IQ scores are considered one of the most accurate indicators of a person's intelligence. A score of 100 indicates a person with average intelligence. If someone scores above 140 on an IQ test, it means he or she can be considered a genius. But what's the limit and who had the highest IQ score ever? Keeping in mind that Albert Einstein – one of the most brilliant men in history – had a score between 160 and 190, take a look at these contenders for the highest IQs of all time:
William James Sidis
Sidis was born in 1898 in New York City, and though his IQ was never recorded (when he took an IQ test, his score was too high to measure), experts agree his score would have been astronomically high: between 250 and 300 to be exact. Sidis began reading newspapers at 1 1/2 years old. He learned several languages and made up his own by the age of 8. He enrolled in Harvard for mathematics at age 11, which at the time made him the youngest Harvard student ever. After a brief career as a teacher and a year in a sanatorium, Sidis lived a relatively normal life and died at age 46. While Sidis' IQ was never quantified, he's widely considered the smartest man ever.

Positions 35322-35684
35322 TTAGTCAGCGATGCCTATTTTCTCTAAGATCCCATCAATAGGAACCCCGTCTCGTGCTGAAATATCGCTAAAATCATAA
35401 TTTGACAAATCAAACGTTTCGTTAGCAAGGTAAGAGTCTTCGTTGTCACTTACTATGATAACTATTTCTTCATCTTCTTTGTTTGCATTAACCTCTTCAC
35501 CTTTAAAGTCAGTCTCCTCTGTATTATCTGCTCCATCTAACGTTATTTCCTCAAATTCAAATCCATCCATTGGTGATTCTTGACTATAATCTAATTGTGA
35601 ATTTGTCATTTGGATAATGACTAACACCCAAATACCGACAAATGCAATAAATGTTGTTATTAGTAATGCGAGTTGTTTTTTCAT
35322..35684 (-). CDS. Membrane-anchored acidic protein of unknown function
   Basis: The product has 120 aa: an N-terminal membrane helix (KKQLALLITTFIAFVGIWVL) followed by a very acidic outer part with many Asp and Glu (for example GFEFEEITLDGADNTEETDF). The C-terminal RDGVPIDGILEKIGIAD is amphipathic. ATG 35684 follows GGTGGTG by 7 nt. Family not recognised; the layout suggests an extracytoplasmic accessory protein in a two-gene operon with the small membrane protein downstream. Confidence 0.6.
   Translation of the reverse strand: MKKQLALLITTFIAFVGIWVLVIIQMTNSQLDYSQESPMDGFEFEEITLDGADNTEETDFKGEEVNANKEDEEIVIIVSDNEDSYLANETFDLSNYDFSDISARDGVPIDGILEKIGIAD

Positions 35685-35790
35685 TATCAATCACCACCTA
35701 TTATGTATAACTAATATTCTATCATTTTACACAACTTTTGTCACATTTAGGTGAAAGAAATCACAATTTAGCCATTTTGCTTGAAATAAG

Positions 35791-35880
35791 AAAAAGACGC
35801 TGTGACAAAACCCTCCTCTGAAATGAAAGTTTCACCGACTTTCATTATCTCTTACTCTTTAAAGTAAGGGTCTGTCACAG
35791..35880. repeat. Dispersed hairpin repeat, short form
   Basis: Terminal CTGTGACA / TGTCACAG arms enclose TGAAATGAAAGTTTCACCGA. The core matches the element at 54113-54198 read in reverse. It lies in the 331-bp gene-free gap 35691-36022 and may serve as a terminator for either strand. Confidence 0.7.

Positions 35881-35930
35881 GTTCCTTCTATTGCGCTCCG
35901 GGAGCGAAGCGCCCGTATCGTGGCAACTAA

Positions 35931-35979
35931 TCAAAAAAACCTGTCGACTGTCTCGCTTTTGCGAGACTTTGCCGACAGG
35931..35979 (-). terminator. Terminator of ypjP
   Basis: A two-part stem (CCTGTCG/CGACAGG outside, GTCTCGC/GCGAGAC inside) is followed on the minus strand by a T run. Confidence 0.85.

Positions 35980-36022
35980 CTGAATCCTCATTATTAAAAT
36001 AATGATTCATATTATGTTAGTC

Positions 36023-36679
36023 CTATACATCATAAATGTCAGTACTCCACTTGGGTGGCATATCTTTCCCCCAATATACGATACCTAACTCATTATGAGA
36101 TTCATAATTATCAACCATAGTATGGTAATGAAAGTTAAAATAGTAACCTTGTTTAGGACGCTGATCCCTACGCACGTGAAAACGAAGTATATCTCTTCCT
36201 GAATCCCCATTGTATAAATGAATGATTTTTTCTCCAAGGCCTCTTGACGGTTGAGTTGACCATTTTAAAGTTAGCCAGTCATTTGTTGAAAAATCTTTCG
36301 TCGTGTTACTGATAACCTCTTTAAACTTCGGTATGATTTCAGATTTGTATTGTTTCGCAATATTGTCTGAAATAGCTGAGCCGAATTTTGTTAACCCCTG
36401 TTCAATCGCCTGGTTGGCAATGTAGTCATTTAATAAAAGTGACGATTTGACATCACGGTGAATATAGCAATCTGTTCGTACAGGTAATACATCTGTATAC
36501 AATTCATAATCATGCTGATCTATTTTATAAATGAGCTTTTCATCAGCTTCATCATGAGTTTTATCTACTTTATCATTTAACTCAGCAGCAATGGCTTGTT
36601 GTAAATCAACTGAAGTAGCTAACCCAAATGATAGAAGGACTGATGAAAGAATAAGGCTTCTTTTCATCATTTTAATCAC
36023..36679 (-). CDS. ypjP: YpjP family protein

Another child prodigy, Tao was born in Australia in 1975, and began solving math problems when he was 2 years old. His IQ score is estimated to be between 220 and 230. Tao's affinity for math took him through schooling quickly, and he graduated with both a bachelor's and a master's degree from Flinder's University at the age of 16. By 20, he'd earned a doctorate. Tao specializes in several complex math fields, including harmonic analysis and additive combinatorics, and he now teaches at the University of California, Los Angeles.
Hirata, a 31-year-old Japanese-American man has had a string of amazing accomplishments – which may be unsurprising when you consider his IQ is 225. Hirata's incredible intelligence led him to become the youngest American ever to win a gold medal at the International Physics Olympiad when he was just 13. At age 14 he began taking classes at the California Institute of Technology, and he started working on projects with NASA just two years later. After achieving a doctorate in astrophysics from Princeton at 22 years old, Hirata now teaches the subject at CIT.